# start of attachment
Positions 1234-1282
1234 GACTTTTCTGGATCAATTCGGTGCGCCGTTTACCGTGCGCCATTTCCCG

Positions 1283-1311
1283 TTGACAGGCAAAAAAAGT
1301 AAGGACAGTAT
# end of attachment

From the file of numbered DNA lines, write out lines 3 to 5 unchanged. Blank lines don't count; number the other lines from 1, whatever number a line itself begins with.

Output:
Positions 1283-1311
1283 TTGACAGGCAAAAAAAGT
1301 AAGGACAGTAT